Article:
- 1 I failed so you don’t have to. Here are three critical lessons I learned for effective UX Research democratization.
- 2 Lesson One: You can’t turn non-researchers into UX experts overnight
- 3 Lesson Two: Identify the right type of research to target through “sensible democratization”
- 4 Lesson Three: Consider the Context
- 5 Takeaways and Final Thoughts on UX Research Lessons
I failed so you don’t have to. Here are three critical lessons I learned for effective UX Research democratization.
I have been thinking a lot about research democratization for the past couple of years. If you are a researcher, you probably have been too. Democratizing research is about empowering anyone in the organization to create and consume user insights to make more informed decisions. I am going to delve into just one aspect – allowing non-researchers to conduct studies.
The professed benefits of this facet of research democratization include the ability to:
- Enable organizations to scale insight volume and velocity
- Free up research team’s time
My team at my previous company spent a tremendous amount of energy in the past two years rolling out a democratization program that, frankly, took more time and effort to deliver than the value it provided to the research team and the wider organization. I want to share what I learned from that experience.
We found that the emphasis on scaling insight volume and speed overstated and the promise of freeing up researcher time unrealized. But I do think there is value in democratizing some research activities as part of a quest to increase empathy and drive customer-centric decision making into the organization.
Here’s what I learned and what I would do differently next time:
Lesson One: You can’t turn non-researchers into UX experts overnight
Our primary approach was to take product and design folks through a user experience research bootcamp consisting of a series of workshops that covered such topics as framing research questions, interviewing best practices, and analyzing reports. After the workshops, we held office hours where colleagues could receive tailored coaching.
Looking back, it seems that the user research learning curriculum was at once “too much” and “not enough.” We were trying to strike the right balance of “just enough” training but, as with any profession, there is a lot to learn! We delved into the intricacies and challenges of recruiting as well as documentation and report writing best practices. We received partner feedback that this felt like too much was expected of them. In terms of “not enough,” we just didn’t see the uptick in self-service research volume that we expected and warranted all the hours that went into designing and delivering the training.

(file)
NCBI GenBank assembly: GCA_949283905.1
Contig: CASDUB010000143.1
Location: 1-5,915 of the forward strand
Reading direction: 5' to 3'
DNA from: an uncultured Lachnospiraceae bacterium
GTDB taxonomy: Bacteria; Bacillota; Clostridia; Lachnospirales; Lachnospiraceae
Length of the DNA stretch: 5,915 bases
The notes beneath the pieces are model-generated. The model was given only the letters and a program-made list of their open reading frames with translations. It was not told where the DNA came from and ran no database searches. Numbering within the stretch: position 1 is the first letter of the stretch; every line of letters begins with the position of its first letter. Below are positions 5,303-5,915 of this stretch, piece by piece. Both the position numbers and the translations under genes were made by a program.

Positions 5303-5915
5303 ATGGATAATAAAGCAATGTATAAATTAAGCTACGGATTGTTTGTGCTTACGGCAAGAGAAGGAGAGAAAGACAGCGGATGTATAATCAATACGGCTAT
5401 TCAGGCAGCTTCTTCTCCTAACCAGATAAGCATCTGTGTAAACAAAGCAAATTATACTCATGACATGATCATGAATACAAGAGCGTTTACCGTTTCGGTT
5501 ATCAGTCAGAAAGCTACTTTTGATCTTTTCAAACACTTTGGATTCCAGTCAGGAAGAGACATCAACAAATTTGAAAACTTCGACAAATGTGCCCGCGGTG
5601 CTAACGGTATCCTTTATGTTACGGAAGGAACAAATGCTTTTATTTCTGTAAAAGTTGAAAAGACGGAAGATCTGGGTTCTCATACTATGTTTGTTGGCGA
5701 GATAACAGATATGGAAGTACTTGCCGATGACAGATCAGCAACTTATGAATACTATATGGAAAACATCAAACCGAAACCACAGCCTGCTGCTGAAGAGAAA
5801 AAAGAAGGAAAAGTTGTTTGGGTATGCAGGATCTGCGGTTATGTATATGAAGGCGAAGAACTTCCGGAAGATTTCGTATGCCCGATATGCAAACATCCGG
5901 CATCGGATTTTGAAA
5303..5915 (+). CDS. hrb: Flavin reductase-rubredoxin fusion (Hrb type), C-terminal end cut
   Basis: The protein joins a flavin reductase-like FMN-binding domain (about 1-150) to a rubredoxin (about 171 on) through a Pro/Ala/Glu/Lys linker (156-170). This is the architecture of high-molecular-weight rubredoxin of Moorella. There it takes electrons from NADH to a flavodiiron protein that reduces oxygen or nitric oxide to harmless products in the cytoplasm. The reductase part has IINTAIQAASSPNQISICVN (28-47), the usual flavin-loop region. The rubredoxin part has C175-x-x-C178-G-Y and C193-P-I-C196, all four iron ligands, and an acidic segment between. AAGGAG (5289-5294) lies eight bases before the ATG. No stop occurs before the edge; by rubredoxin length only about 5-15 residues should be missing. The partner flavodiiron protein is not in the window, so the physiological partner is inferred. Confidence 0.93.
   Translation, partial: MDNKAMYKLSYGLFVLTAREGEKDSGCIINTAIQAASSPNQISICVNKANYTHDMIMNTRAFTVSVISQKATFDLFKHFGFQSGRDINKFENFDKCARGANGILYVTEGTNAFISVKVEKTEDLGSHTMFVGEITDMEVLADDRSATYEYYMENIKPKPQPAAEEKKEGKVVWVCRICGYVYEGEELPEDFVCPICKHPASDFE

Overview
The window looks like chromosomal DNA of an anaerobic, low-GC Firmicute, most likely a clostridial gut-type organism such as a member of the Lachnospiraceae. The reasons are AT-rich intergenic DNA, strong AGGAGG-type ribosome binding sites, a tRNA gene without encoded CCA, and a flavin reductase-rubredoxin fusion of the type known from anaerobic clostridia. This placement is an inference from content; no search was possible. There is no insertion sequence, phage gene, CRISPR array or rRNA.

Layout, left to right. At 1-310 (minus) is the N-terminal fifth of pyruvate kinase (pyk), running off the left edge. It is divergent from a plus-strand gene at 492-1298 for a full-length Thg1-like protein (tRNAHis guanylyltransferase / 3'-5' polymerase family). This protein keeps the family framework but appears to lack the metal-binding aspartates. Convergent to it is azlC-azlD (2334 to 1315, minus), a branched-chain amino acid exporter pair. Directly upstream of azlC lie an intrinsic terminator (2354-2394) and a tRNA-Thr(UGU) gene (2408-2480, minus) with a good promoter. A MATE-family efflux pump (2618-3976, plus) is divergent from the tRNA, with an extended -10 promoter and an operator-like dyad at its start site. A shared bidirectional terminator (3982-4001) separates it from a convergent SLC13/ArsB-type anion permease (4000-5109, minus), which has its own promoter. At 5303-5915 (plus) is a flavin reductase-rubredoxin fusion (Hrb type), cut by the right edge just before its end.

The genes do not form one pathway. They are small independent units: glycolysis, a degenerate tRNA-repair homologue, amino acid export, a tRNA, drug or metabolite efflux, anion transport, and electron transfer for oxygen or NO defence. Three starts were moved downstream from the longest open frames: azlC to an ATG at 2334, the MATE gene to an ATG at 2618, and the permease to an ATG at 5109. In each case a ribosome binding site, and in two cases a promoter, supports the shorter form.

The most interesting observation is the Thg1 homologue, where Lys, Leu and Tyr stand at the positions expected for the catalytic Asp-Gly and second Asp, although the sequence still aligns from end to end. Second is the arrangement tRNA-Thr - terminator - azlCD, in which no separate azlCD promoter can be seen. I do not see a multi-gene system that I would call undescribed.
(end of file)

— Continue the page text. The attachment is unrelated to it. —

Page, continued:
It’s important to note that at this point, the organization did not have a vendor tool to assist with conducting research so we were expecting our partners to carry out all the interviews 1-1 and write a report, just as a professional researcher would do. I believe that this is too big an ask moving forward and obtaining robust, easy to use research tools to set up and conduct unmoderated studies is key.
One advantage of WEVO’s approach is the easy intake form which kicks off the process. You don’t need to be a UX expert to launch a WEVO test, because our team of human experts is there to provide guardrails and ensure that the test will gather feedback in a way that mitigates traditional survey bias. This saves valuable time, as your organization doesn’t need to try to cram a career’s worth of UX training into a single workshop.
Lesson Two: Identify the right type of research to target through “sensible democratization”
I’ve talked with a dozen or so research leaders about what types of research they are democratizing, and the answers vary. One leader had the explicit goal to get their researchers out of the business of conducting any evaluative research and to shift that completely to product and design, freeing researchers to focus on more strategic and foundational research.
Others are taking a risk mitigation (“sensible democratization”) approach and only democratizing unmoderated research activities for simpler, evaluative studies.
We will adopt the latter camp of “sensible democratization” as we believe that even a purely evaluative study can be complex enough to warrant a trained researcher and can also yield strategic insights beyond the prototype that we want to ensure are captured.
Empowering Product and Design to run some of their own research does not mean that the Research team lets them run wild. In fact, most leaders stressed that a successful research democratization effort required a dedicated program manager to train, coach and consult to teams, giving support across intake, recruiting, prototyping, and template creation. Also critical is the creation of research templates and oversight of analysis.